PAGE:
The Burnside House was built for General Ambrose Everett Burnside in 1866. Burnside was a prominent rifle manufacturer before the Civil War. His company, Burnside Rifle Company, was one of the most respected arms manufacturers of the 19th century. When war broke out, Burnside severed all ties with his company in order to command the Rhode Island Volunteers. He became famous not for his war exploits (because his career was relatively unexceptional), but for his facial hair. He grew his sideboards until they connected with his mustache and this style has ever since been called "burnsides." Later, the Webster Dictionary changed the term "sideboards" into "sideburns" in honor of General Burnside, and this is the term that we recognize today.
When General Ambrose Burnside returned from the Civil War, he and his wife Mary Bishop bought a plot of land on the corner of Planet and Benefit Streets. He hired architect Alfred Stone to design a house that could accommodate this steep plot. Stone had had a private practice in Providence since 1864, and several years after designing the Burnside House, he became part of Stone, Carpenter, & Willson and he is now known as the most prominent Providence Architect at the end of the 19 th century.
The Burnside House is made of red-orange brick with a mansard roof. It is 2.5 stories high on the East side and 3.5 stories high with an elevated basement on the West side. There is a 2-story entrance porch built as a semicircular bay on the South East corner. The lower level of the porch opens onto Planet Street, its South side, and the upper level opens onto Benefit Street, its East side. The upper porch has a lattice iron railing, and its steeply pitched roof also has a cast iron railing around its peak. Overall the style of the house is very eclectic and gives an innovative solution to its steep plot. It was finished in 1867 with an estimated total cost of $75,000 and was referred to as "one of the finest modern houses in Providence." General Burnside inhabited the house until his death in 1884, after serving terms as both Governor and Senator of Rhode Island. Today, the house is owned by the Lloyd Investment Co. and is used as an apartment building.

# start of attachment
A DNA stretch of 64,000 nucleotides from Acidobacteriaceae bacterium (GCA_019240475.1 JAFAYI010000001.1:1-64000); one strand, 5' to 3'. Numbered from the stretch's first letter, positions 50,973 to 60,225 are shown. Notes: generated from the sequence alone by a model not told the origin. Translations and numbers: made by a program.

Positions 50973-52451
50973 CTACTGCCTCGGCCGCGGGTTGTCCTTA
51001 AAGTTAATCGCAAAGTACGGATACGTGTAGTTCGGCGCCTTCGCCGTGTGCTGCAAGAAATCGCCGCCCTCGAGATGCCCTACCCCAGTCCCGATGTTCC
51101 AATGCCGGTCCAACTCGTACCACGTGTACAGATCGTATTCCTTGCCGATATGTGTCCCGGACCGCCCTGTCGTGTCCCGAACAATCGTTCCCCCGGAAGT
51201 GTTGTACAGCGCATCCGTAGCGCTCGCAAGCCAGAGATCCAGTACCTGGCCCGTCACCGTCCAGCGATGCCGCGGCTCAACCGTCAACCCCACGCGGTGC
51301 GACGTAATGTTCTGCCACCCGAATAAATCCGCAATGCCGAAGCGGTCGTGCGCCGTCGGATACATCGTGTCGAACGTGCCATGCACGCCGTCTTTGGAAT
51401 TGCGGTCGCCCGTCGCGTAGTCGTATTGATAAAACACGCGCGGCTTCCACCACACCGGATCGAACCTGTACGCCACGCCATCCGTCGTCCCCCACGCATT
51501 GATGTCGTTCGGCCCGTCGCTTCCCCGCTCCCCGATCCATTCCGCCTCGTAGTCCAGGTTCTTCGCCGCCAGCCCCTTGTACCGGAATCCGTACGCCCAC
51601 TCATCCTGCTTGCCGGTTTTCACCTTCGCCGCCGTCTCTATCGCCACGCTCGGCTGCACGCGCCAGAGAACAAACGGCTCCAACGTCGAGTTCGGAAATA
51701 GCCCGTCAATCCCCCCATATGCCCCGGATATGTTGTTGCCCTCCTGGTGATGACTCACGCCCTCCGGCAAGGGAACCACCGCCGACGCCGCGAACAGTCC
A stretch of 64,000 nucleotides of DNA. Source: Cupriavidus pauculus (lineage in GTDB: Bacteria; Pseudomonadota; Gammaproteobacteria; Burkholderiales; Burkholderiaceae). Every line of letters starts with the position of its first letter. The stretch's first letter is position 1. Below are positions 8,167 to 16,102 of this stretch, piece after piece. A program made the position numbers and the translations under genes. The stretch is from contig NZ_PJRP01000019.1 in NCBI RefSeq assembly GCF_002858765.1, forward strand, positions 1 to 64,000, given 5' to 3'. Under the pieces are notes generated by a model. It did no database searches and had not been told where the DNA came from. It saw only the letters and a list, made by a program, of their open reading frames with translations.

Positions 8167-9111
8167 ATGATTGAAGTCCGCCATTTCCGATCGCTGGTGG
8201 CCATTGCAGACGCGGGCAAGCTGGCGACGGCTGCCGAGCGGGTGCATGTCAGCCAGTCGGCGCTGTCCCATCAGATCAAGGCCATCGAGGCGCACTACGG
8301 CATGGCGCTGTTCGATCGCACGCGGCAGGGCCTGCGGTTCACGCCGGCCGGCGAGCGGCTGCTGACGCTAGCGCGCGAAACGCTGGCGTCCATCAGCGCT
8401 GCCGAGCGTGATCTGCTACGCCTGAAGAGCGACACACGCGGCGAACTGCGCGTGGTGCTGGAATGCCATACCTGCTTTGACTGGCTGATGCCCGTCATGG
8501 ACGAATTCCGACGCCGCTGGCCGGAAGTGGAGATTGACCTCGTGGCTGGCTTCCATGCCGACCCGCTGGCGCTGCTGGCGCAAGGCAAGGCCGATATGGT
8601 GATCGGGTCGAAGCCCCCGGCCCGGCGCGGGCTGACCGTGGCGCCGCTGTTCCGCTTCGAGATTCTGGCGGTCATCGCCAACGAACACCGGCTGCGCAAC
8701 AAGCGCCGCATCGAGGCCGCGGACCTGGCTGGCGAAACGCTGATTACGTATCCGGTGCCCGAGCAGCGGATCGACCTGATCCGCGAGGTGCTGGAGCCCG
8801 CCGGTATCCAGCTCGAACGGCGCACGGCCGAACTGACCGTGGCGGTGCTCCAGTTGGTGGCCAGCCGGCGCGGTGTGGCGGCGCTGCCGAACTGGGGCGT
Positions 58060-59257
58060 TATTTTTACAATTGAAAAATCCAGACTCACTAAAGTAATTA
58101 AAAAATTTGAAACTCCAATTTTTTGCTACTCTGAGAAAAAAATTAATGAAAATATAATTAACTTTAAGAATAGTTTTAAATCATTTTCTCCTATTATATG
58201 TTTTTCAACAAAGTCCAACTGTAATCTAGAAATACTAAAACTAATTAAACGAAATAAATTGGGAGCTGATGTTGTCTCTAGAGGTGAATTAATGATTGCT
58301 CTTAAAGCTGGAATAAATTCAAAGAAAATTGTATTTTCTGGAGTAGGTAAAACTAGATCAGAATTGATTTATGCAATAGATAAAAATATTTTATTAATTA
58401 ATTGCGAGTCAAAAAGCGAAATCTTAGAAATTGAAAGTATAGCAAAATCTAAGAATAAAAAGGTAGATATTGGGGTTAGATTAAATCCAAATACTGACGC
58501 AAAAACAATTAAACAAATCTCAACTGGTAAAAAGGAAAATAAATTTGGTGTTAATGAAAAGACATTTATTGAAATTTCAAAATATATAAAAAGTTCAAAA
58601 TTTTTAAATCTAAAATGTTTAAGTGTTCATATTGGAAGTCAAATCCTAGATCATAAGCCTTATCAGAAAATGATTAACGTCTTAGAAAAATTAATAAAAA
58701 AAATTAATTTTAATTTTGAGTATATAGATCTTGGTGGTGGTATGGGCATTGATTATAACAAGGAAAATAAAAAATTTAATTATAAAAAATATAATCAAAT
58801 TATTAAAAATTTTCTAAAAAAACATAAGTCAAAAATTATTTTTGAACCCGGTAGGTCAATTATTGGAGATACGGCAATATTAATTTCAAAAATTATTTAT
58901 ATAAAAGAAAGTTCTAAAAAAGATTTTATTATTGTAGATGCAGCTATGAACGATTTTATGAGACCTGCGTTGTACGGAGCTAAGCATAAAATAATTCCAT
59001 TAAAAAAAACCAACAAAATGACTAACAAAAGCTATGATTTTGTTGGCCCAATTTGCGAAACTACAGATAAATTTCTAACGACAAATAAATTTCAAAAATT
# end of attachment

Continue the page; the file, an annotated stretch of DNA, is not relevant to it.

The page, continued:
The Burnside House is part of historic Benefit Street on College Hill of Providence. At the time of this house's construction, Benefit Street was home to many of the well-to-do members of the city of Providence, due to the street's position overlooking the downtown area. In the early 20 th century, the neighborhood began to change from a prosperous community to a low income and dangerous area. The Burnside House was adapted from a single-family home into a low cost apartment building. In the 1950's, a renewal program began to restore Benefit Street to its historic roots. Many of the houses on the street were renovated, and although the Burnside House is not in as good condition as many of the other houses, the street is believed to look much like what it did in the 1870's.
Woodward, Wm McKenzie, and Edward F. Sanderson. A Providence Citywide Survey of Historical Resources. Rhode Island Historical Preservation Commission, 1986.
Historical American Buildings Survey (HABS) No. RI-162.
Providence Sunday Journal, December 12, 1971.